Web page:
Behavior and Compatibility
Dragon Fish Gobies are not shoaling fish, but they are very happy kept in groups of two to four.
They’re not too territorial, so you can keep them with other similarly sized peaceful fish that are happy in brackish water. It’s important to avoid any more aggressive species as well. In general, these fish are great to keep with other peaceful species.
How Many to Keep Together
When you’re deciding how many dragon fish goby to keep in one tank, there are a few things that you need to consider.
First off, these fish tend to do better when they have company rather than being alone. More often than not, this means adding more of their kind into the same water environment. They can be kept with other dragon fish gobies as long as they all get along and don’t fight over territory inside the tank. As mentioned above, two to four fish is a good number for a group.
This is where it becomes important to size your tank appropriately. Keeping them cramped inside a small aquarium will put undue stress on each individual fish and increase the likelihood of territorial fighting. Aim for 30 gallons of tank space per fish.
Despite their reputation, Dragon Fish Gobies are actually very peaceful creatures. They love hiding out in the sand, scavenging for food in caves or crevices, and interacting with other fish within their community (if you choose to keep them with others).
They’re not shy at all! This is one of our favorite things about this fish because it allows you to observe some of their personality without having to wait too long.
You don’t have to stress about finding compatible tank mates for your dragon fish goby. These are active and peaceful creatures that will spend most of their time hiding out in the aquarium substrate.
That said, you can easily add other species into the mix without any issues. As long as they aren’t too aggressive, your dragon fish goby should be just fine! Just be sure that the tank mates are also a brackish water species.
Some good tank mate options include:
- Other Dragon Gobies (obviously)
- Bumblebee Gobies
There are more options, but these are some of our favorites when it comes to pairing with a Violet Goby.
Dragon Fish Gobies are very difficult to breed for your average hobbyist.
You need a very large aquarium and sexing the fish can be very difficult, which makes it a non-starter for most aquarists.
Should You Keep Dragon Fish Goby Fish?
After reading this guide, you should have a good idea of what it takes to care for these fish. The biggest challenge is understanding their unique water requirements and habitats.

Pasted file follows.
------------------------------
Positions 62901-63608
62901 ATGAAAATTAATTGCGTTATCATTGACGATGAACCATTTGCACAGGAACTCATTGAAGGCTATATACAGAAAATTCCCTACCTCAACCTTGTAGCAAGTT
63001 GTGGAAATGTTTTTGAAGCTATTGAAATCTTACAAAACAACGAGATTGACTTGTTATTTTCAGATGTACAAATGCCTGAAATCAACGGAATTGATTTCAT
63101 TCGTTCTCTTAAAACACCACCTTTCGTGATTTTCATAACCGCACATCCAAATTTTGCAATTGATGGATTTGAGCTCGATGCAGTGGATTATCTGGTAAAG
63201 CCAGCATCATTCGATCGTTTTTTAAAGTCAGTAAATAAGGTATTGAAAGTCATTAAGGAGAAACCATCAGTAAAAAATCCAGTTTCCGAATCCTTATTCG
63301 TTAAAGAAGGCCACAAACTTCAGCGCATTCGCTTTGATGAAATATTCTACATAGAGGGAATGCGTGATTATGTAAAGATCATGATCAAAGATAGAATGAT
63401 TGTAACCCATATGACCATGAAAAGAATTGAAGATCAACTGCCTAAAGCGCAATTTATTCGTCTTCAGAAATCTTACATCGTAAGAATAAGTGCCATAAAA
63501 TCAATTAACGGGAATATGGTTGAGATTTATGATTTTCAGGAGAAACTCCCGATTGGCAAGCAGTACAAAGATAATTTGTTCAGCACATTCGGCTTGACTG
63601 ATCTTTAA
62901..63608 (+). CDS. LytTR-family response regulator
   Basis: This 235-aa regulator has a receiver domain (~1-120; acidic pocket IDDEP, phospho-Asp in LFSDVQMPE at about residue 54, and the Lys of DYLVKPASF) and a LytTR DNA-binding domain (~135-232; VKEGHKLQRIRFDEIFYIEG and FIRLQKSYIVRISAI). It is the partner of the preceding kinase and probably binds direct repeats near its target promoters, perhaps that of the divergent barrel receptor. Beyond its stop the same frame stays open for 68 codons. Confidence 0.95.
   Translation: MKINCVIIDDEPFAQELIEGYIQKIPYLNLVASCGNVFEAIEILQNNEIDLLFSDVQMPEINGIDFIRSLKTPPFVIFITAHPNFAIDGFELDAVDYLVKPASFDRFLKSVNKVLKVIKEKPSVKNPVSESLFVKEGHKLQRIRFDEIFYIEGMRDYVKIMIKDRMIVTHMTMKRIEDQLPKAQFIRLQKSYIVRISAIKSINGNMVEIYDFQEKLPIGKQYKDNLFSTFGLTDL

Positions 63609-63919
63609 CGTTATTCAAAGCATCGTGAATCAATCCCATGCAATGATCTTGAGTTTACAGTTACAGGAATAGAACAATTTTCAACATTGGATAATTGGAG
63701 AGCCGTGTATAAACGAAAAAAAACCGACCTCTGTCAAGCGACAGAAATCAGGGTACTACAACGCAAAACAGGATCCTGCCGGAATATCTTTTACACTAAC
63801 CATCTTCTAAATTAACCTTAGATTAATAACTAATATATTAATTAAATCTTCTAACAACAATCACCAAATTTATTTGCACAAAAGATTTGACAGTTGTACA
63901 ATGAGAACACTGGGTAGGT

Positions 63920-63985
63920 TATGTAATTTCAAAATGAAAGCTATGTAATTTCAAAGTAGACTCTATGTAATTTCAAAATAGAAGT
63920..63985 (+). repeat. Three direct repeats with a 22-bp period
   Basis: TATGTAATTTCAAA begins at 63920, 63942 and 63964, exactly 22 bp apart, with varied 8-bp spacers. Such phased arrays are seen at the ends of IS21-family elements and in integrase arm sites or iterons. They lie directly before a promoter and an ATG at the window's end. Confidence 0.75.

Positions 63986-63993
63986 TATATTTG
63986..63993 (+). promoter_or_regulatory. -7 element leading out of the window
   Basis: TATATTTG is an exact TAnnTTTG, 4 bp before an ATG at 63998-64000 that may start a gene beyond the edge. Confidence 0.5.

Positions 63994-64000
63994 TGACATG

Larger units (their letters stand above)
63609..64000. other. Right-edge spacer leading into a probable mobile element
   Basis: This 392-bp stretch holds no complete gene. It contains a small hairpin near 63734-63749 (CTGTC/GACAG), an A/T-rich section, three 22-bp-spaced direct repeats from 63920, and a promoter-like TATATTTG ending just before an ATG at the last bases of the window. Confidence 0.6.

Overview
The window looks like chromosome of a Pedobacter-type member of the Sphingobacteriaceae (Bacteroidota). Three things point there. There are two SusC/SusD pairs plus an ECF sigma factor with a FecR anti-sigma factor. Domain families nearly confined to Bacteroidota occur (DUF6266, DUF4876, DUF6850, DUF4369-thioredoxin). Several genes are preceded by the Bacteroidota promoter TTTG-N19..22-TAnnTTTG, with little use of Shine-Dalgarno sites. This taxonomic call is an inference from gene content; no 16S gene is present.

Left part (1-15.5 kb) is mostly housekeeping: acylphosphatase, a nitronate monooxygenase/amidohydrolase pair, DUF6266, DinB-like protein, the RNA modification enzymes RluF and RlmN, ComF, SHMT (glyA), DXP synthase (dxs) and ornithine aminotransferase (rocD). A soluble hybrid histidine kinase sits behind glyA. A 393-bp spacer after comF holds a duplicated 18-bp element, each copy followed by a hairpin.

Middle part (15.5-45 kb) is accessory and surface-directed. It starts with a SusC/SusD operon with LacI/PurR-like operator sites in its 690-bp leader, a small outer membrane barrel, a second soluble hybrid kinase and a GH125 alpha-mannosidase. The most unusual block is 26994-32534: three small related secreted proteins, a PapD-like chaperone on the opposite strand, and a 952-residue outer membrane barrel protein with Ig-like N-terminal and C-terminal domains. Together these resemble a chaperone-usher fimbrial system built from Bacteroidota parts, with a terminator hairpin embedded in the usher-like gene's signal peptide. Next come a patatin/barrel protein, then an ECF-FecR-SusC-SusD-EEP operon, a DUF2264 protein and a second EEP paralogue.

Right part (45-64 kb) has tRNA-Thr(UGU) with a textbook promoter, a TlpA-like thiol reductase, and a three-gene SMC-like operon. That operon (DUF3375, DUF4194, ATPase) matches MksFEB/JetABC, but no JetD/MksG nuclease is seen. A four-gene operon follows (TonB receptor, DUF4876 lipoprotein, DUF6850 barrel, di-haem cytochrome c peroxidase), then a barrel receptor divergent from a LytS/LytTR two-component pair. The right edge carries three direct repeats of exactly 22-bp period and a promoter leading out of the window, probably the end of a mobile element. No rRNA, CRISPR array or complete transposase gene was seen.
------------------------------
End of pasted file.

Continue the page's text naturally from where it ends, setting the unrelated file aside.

However, if you’re willing to put in the time then they can be rewarding pets to own. They’re beautiful creatures!
We can’t forget to mention the obvious reason why so many aquarists are drawn to these fish:
- They look stunning! Dragon Fish Gobies have a natural beauty that is hard not to appreciate. The colors and patterns of these fish make them stand out in any tank setup.
- They are very unique and not particularly common, making an interesting addition to any tank.
Every species has pros and cons, and the same can be said for Dragon Fish Gobies. Here are some possible cons to owning these fish:
- You need a large tank to own these fish, due to their size.
- They require brackish water to thrive, so you will need to keep them with other brackish water fish.
- It can be quite tricky to get your tank set up perfectly for these fish, so they are more suite to tank owners with some experience.
- They are very difficult to breed in captivity.
Dragon Fish Gobies are an interesting and fun fish to keep. They’re gorgeous, active, and enjoyable to observe. They make a great addition to a brackish water tank (as long as their other tank mates are compatible).
If we missed anything in this guide or you would like more info on certain aspects of caring for Dragon Fish Goby, please do let us know.
Nina has been interested in fish and aquariums for over seven years. She started out as a keen amateur, keeping a few fish in her home aquarium. However, she quickly developed a passion for the hobby and began to learn more about different species of fish and how to care for them properly.
Over time, Nina’s interest turned into expertise, and she became known among her friends and family as the go-to person for all things related to fishkeeping. Her advice is sought after by both novice aquarists looking to get started with their first tank, as well as experienced hobbyists who want tips on improving their setups.
In addition to being an expert on all things aquatic, Nina also enjoys gardening and baking (especially making cakes!). She grows many different types of plants in her garden – both for aesthetics and function – including flowers, vegetables, herbs and shrubs.